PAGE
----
A whopping 38% of people being treated with multiple drugs for cancer develop nerve pain—resulting in tingling, shooting pains, movement problems and/or numbness. It’s called chemotherapy-induced peripheral neuropathy (CIPN), and it’s so painful that some people drop out of lifesaving chemo, and the pain can last for years. There are no FDA-approved drugs to prevent it—or treat it.

But there is something incredibly simple that you can do yourself that makes a real difference. It’s a gentle exercise program that’s easy to do at home.


The program is called Exercise for Cancer Patients (EXCAP), and it’s the brainchild of Karen M. Mustian, PhD, MPH, at the University of Rochester Medical Center. She has conducted trials on the effect of exercise on cancer patients since 2007.

EXCAP is deceptively simple, especially for something that can transform cancer patients’ lives. It’s daily walking plus a set of exercises using stretchy elastic resistance bands to build muscle strength. That’s all—but it’s tailored to each individual’s fitness needs…it’s based at home…and it includes coaching by a trained instructor who can help each patient progress (and overcome any obstacles encountered). The goal is to slowly build endurance and strength with daily exercise—by increasing the number of steps walked and with progressively challenging resistance band exercises. It lasts six weeks, although it’s easy to continue on your own after the official program ends.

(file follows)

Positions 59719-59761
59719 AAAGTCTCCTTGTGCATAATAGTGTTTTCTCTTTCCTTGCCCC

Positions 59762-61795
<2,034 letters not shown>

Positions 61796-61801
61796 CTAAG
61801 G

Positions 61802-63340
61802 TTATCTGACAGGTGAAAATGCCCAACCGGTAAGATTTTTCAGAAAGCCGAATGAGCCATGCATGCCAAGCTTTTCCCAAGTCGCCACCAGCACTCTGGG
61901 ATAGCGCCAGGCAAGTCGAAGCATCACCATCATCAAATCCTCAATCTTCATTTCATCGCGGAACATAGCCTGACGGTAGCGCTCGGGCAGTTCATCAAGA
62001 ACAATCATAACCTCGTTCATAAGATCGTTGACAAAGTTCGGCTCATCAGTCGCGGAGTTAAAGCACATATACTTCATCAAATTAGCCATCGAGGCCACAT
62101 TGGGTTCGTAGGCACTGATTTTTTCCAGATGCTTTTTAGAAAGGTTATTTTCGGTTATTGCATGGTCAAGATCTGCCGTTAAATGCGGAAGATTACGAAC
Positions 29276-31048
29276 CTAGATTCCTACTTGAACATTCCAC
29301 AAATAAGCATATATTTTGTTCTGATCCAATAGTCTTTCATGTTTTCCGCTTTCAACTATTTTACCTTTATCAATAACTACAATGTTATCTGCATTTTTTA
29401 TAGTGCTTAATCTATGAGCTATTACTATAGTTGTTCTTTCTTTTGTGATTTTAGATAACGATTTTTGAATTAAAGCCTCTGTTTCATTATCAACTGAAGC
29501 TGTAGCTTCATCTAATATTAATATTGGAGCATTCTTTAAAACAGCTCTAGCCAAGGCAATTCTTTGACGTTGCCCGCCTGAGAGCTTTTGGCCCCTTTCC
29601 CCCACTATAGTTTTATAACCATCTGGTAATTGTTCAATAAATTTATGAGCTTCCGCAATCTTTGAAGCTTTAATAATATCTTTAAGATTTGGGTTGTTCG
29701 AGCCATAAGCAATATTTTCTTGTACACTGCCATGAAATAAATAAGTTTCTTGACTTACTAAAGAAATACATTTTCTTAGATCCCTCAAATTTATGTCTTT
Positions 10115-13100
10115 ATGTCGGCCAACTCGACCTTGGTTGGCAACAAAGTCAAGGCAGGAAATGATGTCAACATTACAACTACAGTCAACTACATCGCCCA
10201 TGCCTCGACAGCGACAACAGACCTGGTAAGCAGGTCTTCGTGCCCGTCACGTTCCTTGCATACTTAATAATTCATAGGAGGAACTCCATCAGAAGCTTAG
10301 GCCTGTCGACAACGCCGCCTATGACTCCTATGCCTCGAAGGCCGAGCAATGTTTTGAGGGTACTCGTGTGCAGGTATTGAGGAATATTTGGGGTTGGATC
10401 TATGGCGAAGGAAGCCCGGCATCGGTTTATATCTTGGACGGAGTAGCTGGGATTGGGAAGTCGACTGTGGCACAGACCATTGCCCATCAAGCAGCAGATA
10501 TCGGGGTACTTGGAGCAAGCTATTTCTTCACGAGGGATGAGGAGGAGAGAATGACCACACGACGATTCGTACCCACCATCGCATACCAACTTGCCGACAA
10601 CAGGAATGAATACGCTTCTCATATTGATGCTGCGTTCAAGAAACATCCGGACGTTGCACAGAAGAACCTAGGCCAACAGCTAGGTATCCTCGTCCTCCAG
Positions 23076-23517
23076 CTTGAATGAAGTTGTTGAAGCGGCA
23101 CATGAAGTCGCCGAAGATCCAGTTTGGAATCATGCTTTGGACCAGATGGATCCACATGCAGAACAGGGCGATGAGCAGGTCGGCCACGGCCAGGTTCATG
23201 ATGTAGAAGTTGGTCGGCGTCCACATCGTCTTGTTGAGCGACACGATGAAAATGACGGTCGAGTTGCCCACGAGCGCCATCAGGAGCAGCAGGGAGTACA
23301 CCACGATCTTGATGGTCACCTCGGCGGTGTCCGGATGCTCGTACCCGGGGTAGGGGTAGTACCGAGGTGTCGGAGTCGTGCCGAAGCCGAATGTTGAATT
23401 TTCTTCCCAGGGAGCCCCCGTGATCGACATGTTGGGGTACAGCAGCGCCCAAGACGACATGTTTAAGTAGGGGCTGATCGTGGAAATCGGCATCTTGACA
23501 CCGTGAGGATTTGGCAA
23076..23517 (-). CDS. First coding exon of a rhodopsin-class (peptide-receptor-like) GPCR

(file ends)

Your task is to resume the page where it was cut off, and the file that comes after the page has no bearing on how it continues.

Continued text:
In this study, researchers identified 314 patients in the ongoing clinical trials on EXCAP who were getting chemo drugs known to contribute to nerve pain, including platinum, vinca alkaloid and taxane. (If you are being treated with one of these drugs, the chance that you’ll get CIPN is 60%.) These drugs often are used to treat breast cancer, and indeed three-quarters of the patients were being treated for breast cancer. Everyone got chemo, but about half of the patients were also enrolled in EXCAP.

Results: Exercisers had significantly less chemo-induced nerve pain—especially older ones.

How does exercise help? The exact mechanisms aren’t known, but other EXCAP studies have shown that the program reduces chronic inflammation. It has other benefits, too, such as reducing cognitive impairment—aka, “chemo brain”—in people being treated with drugs for cancer. Plus, regular exercise reduces the risk for cancer recurrence and it even may make cancer treatments more effective.

How much exercise is enough to minimize cancer treatment side effects such as nerve pain? There aren’t any official guidelines yet, so your best bet is to discuss an exercise plan with your doctor, who may be able to recommend a physical therapist or exercise trainer you can work with. Use common sense—start slowly and build up very gradually. Don’t overdo it. Chemo is taxing and exhausting, but the good news is that this very mild exercise program, tailored to your energy level, may help you get through the process with less pain now—and in the future—and will also improve your circulation so that toxic compounds that result from chemotherapy move out of your body faster. (And if you haven’t started cancer treatment yet, make sure that exercise is part of your cancer prehab program.)